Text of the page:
A common base practice for mapping a reservoir, is mapping the outline of the maximum water level. Since many reservoirs seldom achieve this level in practice, there is a desire to map part of the area of a reservoir as being intermittent. This usually applies to the area difference between the reservoir in its minimum water level state and its maximum water level state.
There is no clear, established practice for how to do this, but some examples exist:
is not tagged as intermittent, but is surrounded by another lake that is intermittent.
- Advantages: Achieves desired result in terms of landscape rendering.
- Disadvantages: Lake Mead is now two separate objects instead of a single one. Arguably, the name=* of really applies to the joint areas of the two relations.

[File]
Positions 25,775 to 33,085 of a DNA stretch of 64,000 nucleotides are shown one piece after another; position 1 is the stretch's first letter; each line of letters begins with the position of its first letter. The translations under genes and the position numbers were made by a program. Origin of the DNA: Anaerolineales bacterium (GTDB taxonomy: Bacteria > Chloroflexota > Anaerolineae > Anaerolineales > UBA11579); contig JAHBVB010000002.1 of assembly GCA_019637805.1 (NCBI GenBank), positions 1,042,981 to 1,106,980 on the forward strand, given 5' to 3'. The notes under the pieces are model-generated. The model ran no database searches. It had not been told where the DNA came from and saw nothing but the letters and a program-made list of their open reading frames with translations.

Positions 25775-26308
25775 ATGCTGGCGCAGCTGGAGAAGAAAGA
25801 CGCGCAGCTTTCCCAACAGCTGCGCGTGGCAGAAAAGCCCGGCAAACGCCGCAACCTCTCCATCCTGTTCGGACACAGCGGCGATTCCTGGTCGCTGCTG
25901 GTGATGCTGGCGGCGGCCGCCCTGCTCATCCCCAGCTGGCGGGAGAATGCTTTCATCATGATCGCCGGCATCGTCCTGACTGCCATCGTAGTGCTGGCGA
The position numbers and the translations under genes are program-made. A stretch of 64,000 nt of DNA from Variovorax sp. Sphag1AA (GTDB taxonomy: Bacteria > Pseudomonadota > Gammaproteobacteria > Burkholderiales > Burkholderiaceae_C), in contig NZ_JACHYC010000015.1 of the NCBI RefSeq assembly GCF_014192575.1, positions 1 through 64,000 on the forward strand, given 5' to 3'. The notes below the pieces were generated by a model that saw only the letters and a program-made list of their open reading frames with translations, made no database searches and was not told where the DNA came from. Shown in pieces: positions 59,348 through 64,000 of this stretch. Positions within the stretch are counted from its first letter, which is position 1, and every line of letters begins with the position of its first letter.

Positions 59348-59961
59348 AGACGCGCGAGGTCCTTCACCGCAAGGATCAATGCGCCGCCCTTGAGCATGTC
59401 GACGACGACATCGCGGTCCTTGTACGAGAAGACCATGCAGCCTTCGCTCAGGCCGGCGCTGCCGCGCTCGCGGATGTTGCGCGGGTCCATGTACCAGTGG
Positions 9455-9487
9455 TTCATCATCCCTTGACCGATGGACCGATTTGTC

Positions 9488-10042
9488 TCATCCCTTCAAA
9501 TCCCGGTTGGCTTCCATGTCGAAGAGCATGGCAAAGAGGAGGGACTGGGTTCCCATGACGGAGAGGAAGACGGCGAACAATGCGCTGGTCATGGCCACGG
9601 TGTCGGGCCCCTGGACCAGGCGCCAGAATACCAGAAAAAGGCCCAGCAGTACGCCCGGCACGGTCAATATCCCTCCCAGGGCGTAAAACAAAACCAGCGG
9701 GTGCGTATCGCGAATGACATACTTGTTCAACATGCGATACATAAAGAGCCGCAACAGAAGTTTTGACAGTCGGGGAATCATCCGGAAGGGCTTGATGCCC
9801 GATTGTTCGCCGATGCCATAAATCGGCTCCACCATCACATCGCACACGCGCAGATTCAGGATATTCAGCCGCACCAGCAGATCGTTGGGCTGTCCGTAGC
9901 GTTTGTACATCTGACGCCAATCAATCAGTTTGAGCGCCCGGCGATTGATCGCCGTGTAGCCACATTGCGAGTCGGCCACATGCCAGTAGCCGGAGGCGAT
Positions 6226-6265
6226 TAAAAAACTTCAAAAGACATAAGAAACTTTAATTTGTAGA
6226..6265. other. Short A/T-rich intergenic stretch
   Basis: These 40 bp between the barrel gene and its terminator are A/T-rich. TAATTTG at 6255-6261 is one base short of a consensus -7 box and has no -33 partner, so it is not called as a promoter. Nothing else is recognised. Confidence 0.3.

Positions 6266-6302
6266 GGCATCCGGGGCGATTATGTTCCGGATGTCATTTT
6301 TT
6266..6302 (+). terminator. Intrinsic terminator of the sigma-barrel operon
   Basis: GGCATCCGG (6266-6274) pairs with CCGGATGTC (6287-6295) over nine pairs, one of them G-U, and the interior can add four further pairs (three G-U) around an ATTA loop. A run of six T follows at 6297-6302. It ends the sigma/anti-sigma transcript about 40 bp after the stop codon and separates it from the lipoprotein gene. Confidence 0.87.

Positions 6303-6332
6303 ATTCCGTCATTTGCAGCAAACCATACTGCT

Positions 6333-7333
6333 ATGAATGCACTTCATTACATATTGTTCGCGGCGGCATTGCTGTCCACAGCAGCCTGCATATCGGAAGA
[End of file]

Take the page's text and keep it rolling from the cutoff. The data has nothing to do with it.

- is mapped with an outer way at the maximum water level. Inside the reservoir, there are additional small lakes, at layer=-1, that represent the minimum water level. The reservoir is tagged as intermittent.
Objects frequently associated with reservoirs
- Dam - A barrier built across a river or stream to impound the water.
- Intake tower - a vertical tubular structure with one or more openings used for capturing water from reservoirs. Tower with Tag:tower:type=intake.
Tagged objects distribution
Possible tagging mistakes
- water=lake + natural=water - For a lake
- water=pond + natural=water - For a pond
- man_made=reservoir_covered - a covered reservoir is a large man-made tank for holding fresh water
- landuse=basin - an area of land artificially graded to hold water. Also tagged with water=basin.
- man_made=storage_tank + content=water - a container that holds water
- man_made=water_tower - a structure with a water tank at an altitude to increase pressure in water network
- emergency=water_tank - a large water basin or tank for a fire department to take water